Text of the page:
Mixed Economic ReportsThe ADP private payroll employment for May showed U.S. private sector employment rose by 135,000 in May, which was quite an improvement from a downwardly revised 113,000 increase for April. Still, the May number was significantly below the average estimate of 165,000 among analysts polled by Thomson Reuters. ADP said "a gain of 5,000 jobs in the construction industry during May was offset by a decline of 6,000 lost jobs in the manufacturing industry," which fits in with a weak set of recent manufacturing reports. The Census Bureau on Wednesday reported that factory orders rose by 1% during April, after a 4.7% decline during March. Economists had expected factory orders to increase by 1.5% in April. On a more positive note, the composite index from the ISM non-manufacturing survey showed an increase to 53.7 in May from 53.1 in April. A figure above 50 indicates expansion. The May number came in ahead of an expected reading of 53.5 among economists.
Fannie and FreddieCommon shares of Fannie Mae ( FNMA) and Freddie Mac ( FMCC) pulled back significantly for a second straight session. Fannie's shares were down 19% to close at $1.81, while Freddie's shares were also down 20% to close at $1.75. Fannie and Freddie are known as the government-sponsored enterprises, or GSEs, and hold roughly $5.2 trillion in mortgage loans and mortgage-backed securities. The GSEs were taken under government conservatorship at the height of the financial crisis in 2008, but remain crucial to the U.S housing market, purchasing roughly 90% of newly originated mortgage loans in the United States. The U.S. Treasury holds $117.1 billion in Fannie Mae senior preferred shares and $72.3 billion in Freddie Mac senior preferred shares, for bailout assistance provided to the companies. With both GSEs now profitable, they have paid or announced dividends to the government totaling $131.6 billion. But no matter how profitable the GSEs get, they aren't allowed to repurchase any of the government-held preferred shares. Long-term investors holding GSE common shares and junior preferred shares expect a political settlement that will allow Fannie and Freddie eventually to repay the government and go on operating, or a dissolution of the GSEs that includes an eventual payout to investors. Bloomberg on Tuesday reported that Senators Bob Corker (R., Tenn.) and Mark Warner (D., Va.) are drafting a bill to dissolve Fannie and Freddie over a period of five years, while having the U.S. Treasury take over the GSE's mortgage loan guarantees. The GSEs would, in part, be replaced by a new government agency.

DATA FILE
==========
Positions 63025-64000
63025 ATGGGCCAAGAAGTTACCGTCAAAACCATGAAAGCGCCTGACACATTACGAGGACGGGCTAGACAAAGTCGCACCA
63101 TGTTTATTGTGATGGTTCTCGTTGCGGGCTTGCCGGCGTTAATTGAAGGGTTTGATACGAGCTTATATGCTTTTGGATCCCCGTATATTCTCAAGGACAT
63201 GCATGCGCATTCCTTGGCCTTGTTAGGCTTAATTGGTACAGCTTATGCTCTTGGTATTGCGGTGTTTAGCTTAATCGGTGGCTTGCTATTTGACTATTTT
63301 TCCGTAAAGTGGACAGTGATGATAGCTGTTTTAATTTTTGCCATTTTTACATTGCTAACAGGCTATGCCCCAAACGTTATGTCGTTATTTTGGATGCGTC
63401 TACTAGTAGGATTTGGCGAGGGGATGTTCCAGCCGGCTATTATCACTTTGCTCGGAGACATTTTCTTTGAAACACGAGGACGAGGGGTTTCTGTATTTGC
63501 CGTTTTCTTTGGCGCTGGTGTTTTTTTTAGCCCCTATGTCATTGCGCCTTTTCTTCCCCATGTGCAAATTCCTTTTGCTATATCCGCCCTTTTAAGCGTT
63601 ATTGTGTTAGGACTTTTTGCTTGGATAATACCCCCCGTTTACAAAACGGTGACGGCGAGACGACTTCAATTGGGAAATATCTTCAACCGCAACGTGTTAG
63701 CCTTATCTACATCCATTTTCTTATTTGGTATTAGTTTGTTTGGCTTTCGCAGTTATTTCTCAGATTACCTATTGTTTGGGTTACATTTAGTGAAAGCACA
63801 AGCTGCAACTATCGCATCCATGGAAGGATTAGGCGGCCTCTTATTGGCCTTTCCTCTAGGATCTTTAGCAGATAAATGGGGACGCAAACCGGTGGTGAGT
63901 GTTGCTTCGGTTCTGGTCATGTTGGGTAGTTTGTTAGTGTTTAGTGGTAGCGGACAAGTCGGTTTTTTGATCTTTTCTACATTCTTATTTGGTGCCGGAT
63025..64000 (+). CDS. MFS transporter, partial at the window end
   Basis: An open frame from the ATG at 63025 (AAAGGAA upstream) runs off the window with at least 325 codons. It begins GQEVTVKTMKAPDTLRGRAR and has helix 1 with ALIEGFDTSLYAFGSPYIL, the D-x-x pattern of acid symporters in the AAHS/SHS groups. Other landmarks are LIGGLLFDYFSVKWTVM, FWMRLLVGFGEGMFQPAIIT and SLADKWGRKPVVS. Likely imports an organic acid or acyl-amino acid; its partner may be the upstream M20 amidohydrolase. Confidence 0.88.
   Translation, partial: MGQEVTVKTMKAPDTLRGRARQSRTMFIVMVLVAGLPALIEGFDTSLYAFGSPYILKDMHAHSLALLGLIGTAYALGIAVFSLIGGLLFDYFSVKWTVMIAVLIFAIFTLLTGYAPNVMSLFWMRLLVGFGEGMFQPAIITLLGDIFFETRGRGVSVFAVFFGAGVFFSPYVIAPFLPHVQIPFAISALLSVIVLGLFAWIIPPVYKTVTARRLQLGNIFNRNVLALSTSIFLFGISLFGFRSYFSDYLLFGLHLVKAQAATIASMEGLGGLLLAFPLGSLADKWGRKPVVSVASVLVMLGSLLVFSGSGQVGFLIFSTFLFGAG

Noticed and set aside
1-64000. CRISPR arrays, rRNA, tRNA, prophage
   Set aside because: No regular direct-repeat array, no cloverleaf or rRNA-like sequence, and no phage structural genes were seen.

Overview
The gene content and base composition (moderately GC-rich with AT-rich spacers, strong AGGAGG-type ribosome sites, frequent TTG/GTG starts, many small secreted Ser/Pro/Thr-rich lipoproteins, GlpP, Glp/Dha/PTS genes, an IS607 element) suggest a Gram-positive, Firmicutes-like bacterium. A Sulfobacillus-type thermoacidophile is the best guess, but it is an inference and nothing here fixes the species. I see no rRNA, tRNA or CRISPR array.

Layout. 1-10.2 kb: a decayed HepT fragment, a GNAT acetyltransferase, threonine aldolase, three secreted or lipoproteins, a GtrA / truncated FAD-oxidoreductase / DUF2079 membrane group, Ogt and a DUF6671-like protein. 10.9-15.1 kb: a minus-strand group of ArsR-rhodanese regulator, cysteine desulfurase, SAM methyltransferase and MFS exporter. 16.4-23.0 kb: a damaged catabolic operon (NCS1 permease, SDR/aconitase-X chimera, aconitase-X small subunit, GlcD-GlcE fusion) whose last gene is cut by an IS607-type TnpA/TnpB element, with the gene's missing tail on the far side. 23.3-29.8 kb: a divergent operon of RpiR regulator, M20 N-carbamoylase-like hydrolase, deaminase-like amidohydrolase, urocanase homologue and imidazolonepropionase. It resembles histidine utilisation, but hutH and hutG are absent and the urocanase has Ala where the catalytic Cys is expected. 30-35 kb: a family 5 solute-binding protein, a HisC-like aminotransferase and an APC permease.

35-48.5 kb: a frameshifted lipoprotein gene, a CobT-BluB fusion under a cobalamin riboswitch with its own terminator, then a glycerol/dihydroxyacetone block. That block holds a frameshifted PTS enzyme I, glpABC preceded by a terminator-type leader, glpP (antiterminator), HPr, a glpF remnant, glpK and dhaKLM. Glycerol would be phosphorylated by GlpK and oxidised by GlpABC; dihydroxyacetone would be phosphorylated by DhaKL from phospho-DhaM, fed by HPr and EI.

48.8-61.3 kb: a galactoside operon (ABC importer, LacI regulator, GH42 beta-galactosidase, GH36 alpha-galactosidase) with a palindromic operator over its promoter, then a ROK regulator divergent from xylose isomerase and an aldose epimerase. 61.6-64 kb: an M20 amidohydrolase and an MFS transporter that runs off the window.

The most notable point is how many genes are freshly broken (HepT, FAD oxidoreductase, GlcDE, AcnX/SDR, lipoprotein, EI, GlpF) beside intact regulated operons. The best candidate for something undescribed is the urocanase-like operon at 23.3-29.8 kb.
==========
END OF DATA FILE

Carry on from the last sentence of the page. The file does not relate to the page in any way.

A Petition On Behalf of GSE ShareholdersA petition to "restore fairness to Fannie Mae and Freddie Mac common shareholders" was created at the White House's website on Saturday, requesting the government "provide fairness and protection to GSE shareholders." According to the petition, "just as the Federal government made available funds and guarantees to assist the recovery of
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